It was important, Farrell says, that these spirit-free cocktails “were not just placeholders. We wanted something that would seriously sell.” There was “blowback” from some veteran managers about featuring two nonalcoholic cocktails, and Farrell admits he “honestly thought they’d be the 13th and 14th best-selling drinks on the menu.”

The spring/summer cocktail lists hit bars on April 1. Six months later, when it was time for a seasonal revamp, the Strawberry Basil Lemonade was the No. 6 seller across all properties, with more than 8,000 served, while the Fauxjito was No. 11. Two different nonalcoholic drinks joined the rotation on Oct. 1, including the Citrus Grove, and Farrell says they’re seeing similar success. “The excitement about nonalcoholic drinks has grown,” he says. “Our customers have changed, and it’s not your father’s saloon anymore.”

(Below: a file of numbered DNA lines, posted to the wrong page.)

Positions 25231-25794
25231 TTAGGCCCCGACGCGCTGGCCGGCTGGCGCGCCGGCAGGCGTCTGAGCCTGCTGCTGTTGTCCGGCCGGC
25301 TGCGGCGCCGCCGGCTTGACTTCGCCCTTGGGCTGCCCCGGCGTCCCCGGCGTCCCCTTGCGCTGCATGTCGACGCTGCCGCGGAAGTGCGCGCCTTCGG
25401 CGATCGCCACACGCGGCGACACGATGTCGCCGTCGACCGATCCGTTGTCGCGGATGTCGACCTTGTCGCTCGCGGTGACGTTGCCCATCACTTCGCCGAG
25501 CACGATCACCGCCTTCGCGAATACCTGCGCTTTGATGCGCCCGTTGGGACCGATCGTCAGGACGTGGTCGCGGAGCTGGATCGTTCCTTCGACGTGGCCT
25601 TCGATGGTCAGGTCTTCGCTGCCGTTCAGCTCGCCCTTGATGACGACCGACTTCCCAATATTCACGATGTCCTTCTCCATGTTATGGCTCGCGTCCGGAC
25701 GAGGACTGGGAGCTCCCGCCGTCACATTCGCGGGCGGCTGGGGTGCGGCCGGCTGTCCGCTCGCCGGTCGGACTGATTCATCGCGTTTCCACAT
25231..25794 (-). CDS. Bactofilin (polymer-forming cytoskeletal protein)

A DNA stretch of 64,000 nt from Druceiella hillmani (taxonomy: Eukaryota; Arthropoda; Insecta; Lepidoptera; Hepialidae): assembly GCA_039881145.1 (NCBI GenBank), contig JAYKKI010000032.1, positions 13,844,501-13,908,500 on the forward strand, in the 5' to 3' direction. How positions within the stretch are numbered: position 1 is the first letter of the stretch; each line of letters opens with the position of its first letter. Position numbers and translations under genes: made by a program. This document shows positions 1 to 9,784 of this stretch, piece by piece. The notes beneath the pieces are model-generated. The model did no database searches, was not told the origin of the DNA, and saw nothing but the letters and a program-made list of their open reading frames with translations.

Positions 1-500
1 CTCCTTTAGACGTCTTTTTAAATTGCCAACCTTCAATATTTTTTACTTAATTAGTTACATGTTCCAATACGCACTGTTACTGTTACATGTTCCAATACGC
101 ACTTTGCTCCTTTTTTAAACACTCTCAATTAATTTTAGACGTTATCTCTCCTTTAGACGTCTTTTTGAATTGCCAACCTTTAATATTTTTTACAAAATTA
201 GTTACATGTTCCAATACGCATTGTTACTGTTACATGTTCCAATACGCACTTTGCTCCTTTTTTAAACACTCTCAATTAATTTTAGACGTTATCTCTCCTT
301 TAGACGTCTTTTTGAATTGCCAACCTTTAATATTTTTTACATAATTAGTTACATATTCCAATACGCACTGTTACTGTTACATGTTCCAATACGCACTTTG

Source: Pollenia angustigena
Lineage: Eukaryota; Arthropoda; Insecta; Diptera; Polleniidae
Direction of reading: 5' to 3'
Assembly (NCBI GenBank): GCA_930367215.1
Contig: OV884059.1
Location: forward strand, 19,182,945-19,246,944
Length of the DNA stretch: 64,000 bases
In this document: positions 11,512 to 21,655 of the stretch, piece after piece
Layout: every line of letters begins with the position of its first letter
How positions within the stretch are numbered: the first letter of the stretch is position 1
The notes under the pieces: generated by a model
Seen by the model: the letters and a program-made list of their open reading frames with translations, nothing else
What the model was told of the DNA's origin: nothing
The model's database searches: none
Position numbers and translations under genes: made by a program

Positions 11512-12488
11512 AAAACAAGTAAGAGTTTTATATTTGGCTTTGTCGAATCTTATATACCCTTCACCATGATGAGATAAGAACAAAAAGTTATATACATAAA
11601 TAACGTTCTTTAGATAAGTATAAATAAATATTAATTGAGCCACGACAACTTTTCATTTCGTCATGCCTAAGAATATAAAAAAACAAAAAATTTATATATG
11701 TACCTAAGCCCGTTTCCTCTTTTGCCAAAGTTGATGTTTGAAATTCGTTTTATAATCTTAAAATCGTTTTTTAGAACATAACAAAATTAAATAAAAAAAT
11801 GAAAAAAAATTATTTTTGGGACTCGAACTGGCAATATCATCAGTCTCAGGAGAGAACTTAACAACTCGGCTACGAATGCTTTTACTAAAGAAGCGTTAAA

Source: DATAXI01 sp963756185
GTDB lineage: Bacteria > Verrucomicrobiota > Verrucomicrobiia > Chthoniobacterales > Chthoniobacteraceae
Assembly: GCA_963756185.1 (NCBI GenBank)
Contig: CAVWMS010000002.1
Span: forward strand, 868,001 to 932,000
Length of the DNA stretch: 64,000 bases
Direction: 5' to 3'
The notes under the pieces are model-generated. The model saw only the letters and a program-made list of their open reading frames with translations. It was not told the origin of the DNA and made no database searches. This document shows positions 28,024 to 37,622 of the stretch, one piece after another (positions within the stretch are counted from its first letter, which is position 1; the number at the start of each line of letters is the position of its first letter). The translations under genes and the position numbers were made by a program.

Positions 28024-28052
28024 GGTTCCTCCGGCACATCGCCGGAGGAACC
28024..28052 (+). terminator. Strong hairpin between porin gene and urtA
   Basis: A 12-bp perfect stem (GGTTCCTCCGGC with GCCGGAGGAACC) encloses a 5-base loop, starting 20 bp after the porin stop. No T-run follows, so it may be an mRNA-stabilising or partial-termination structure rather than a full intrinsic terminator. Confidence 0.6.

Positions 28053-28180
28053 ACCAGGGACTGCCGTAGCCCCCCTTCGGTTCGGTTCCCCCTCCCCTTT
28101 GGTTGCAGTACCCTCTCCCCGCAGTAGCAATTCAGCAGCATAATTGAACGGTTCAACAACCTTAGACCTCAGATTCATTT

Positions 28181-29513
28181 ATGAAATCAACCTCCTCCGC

As Dry January has grown in popularity in recent years, some local restaurants and bars have embraced the trend: The Dabney and All-Purpose Pizzeria are two of the wide variety of D.C. establishments that offered special menus of alcohol-free cocktails throughout January 2019, and on some nights at All-Purpose the nonalcoholic drinks almost outsold the “regular” drinks.

But as “sober-curious” joined other wellness movements in the public conversation last year, spirit-free drinks moved from seasonal curiosities to full-on experiences.